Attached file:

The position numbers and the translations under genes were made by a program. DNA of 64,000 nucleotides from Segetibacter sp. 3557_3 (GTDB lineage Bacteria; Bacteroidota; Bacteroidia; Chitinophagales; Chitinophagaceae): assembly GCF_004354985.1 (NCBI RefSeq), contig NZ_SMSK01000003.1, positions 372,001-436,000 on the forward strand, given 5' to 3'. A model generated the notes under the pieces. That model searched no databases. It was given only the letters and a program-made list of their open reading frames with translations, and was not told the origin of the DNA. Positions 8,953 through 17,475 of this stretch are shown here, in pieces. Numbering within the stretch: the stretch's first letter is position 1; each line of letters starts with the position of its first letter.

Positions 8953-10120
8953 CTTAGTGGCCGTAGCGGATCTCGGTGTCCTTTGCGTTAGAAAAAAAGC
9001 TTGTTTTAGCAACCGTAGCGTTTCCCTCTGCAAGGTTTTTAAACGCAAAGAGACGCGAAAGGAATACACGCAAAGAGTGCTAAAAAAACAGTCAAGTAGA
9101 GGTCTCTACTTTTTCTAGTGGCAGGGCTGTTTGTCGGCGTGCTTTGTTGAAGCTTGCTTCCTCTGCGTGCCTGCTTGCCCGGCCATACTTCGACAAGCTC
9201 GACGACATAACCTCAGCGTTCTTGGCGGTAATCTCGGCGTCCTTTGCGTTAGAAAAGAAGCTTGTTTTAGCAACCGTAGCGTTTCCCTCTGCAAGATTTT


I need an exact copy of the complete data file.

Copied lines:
The position numbers and the translations under genes were made by a program. DNA of 64,000 nucleotides from Segetibacter sp. 3557_3 (GTDB lineage Bacteria; Bacteroidota; Bacteroidia; Chitinophagales; Chitinophagaceae): assembly GCF_004354985.1 (NCBI RefSeq), contig NZ_SMSK01000003.1, positions 372,001-436,000 on the forward strand, given 5' to 3'. A model generated the notes under the pieces. That model searched no databases. It was given only the letters and a program-made list of their open reading frames with translations, and was not told the origin of the DNA. Positions 8,953 through 17,475 of this stretch are shown here, in pieces. Numbering within the stretch: the stretch's first letter is position 1; each line of letters starts with the position of its first letter.

Positions 8953-10120
8953 CTTAGTGGCCGTAGCGGATCTCGGTGTCCTTTGCGTTAGAAAAAAAGC
9001 TTGTTTTAGCAACCGTAGCGTTTCCCTCTGCAAGGTTTTTAAACGCAAAGAGACGCGAAAGGAATACACGCAAAGAGTGCTAAAAAAACAGTCAAGTAGA
9101 GGTCTCTACTTTTTCTAGTGGCAGGGCTGTTTGTCGGCGTGCTTTGTTGAAGCTTGCTTCCTCTGCGTGCCTGCTTGCCCGGCCATACTTCGACAAGCTC
9201 GACGACATAACCTCAGCGTTCTTGGCGGTAATCTCGGCGTCCTTTGCGTTAGAAAAGAAGCTTGTTTTAGCAACCGTAGCGTTTCCCTCTGCAAGATTTT